I can't stop thinking about the family who sent the little boy back to Russia. It is totally inconceivable to me that someone would put child onto a plane for such a lengthy flight with a stranger solicited on the Internet to go to the airport to collect. I'm still struggling with my thoughts on this issue. I keep asking myself how someone could do that, why would someone feel that was the only option available to them. And how is that little boy ever going to survive with this additional strike to his concept of self-worth.
I know that for some children life has not been a picnic, in fact their experiences are worse than many of the plots of popular horror movies. These little ones are trying to copy with abuse, neglect, FAS, PTSD, and all the trauma that international adoption begets. This is where RAD may come in, which could have been the behaviour described by the family.
What I keep coming back to is the need for education and information. I wonder how prepared the family who attempted to adopt this little boy actually was before they brought him home. And I don't mean in a physical sense. You can have a room ready in your house, toys and clothes in the closet, but that is not the real sense of readiness. One has to be ready for a child, a real living individual with needs and wants and reality separate from mine.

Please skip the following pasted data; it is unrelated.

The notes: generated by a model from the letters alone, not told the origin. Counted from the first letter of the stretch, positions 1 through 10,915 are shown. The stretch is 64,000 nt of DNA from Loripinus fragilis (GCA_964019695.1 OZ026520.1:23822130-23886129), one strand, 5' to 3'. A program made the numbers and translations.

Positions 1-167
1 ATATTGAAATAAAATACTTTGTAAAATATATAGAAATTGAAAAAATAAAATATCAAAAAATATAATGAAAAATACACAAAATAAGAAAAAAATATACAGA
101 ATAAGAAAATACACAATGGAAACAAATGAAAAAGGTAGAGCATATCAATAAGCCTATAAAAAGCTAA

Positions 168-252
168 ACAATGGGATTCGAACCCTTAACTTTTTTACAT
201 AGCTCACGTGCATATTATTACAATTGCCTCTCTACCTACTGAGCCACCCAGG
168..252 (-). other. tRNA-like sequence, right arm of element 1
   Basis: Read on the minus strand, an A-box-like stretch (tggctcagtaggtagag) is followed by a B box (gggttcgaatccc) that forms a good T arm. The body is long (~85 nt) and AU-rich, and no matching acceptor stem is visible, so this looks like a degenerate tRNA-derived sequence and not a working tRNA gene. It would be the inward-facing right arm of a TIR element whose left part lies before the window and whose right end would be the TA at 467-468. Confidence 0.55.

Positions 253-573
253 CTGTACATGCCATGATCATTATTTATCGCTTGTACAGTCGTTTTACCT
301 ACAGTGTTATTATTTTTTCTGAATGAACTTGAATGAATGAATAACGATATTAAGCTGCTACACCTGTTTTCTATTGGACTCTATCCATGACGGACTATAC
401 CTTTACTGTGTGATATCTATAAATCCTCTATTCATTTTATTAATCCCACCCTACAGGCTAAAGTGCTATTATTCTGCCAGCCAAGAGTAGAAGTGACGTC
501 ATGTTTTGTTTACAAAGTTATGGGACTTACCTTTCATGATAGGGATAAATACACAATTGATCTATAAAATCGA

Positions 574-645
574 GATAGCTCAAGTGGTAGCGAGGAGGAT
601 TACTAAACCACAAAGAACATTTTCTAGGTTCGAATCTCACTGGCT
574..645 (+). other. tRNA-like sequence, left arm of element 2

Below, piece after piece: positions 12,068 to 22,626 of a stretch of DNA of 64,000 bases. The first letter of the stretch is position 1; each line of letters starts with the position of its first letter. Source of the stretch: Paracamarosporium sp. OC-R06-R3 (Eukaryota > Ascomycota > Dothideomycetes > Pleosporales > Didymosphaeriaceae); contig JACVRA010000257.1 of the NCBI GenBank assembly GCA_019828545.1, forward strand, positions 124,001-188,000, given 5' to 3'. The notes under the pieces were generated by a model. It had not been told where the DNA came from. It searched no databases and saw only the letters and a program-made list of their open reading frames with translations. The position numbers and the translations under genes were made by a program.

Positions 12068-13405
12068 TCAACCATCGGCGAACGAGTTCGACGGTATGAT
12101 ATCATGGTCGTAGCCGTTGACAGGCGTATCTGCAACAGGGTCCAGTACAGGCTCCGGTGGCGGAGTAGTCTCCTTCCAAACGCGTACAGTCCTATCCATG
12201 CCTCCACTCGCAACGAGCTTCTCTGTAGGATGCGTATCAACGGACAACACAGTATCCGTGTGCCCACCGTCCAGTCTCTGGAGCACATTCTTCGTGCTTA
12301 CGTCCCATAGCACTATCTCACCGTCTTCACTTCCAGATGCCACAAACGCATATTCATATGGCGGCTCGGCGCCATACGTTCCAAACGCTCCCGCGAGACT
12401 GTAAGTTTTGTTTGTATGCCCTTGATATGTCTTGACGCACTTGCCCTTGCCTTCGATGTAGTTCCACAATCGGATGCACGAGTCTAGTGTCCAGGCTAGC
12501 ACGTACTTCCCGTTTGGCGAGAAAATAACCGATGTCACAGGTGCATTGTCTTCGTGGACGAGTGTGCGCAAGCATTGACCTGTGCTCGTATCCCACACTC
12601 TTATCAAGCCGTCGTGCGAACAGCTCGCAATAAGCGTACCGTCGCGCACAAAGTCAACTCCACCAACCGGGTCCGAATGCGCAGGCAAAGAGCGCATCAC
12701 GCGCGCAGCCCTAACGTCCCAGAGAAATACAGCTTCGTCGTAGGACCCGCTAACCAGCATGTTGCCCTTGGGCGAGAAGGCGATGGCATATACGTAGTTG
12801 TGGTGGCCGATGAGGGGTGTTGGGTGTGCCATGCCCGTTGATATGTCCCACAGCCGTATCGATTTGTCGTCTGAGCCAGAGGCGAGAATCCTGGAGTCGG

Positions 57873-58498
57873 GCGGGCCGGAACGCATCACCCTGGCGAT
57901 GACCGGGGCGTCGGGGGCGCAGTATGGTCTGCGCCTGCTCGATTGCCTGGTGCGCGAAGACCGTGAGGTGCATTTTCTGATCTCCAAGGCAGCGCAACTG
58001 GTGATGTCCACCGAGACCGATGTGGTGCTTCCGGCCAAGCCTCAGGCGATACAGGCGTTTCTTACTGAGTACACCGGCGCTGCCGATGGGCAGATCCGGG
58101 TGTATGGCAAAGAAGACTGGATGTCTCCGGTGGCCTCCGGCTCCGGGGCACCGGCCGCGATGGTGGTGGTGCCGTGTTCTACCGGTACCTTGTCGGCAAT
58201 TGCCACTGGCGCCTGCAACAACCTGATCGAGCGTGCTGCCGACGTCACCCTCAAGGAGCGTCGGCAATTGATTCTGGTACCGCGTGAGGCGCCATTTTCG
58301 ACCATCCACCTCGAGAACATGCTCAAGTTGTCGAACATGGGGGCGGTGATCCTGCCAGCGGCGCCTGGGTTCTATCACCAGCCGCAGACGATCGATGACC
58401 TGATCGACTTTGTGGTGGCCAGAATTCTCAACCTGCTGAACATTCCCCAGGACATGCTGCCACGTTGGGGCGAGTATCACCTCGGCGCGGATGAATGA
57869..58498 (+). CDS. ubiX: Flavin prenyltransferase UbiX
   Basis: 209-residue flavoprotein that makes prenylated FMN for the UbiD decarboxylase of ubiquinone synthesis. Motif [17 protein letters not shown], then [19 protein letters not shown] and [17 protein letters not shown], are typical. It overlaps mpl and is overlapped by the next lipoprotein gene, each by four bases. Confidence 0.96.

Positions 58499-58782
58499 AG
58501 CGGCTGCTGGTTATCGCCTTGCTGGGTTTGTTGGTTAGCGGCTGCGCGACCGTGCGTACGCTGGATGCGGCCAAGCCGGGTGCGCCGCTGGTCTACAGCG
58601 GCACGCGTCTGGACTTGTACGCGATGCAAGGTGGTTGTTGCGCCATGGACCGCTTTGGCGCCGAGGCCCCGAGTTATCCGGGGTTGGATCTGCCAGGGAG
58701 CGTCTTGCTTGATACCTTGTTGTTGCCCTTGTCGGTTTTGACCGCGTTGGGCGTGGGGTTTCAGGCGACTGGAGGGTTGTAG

I heard a speaker today at a conference. He said we live in a time of illusion. Our heroes are TV and movie characters or the actors who portray them. We pretend that death is not a definite but a distant possibility. And when we can't deal with reality we are medicated with anti-depressants. It was an interesting theory, and very depressing.
I reflected on his message in light of my pending LOI and trip to Kazakhstan. I definitely have a dream of my life with my son/daughter to be. Most mornings I awaken remembering dreams involving some aspect of parenthood or the adoption journey. My dreams are warm and fuzzy filled with love and laughter, the dream every parent has for their future.
I also have nightmares. I've taught children with Fetal Alcohol syndrome and effect. I've had 7 boys with Autism Spectral Disorder in my classes over the years and know that recent figures put say that 1 in 200 children have some form of autism. I've also taught children affected by abuse, drugs, neglected, well the list could go on. I worry about my child having any of these afflictions.
But one thing I know, I will be asking for support to learn how to raise my child. This child I dream about, when he/she is my reality it will be forever.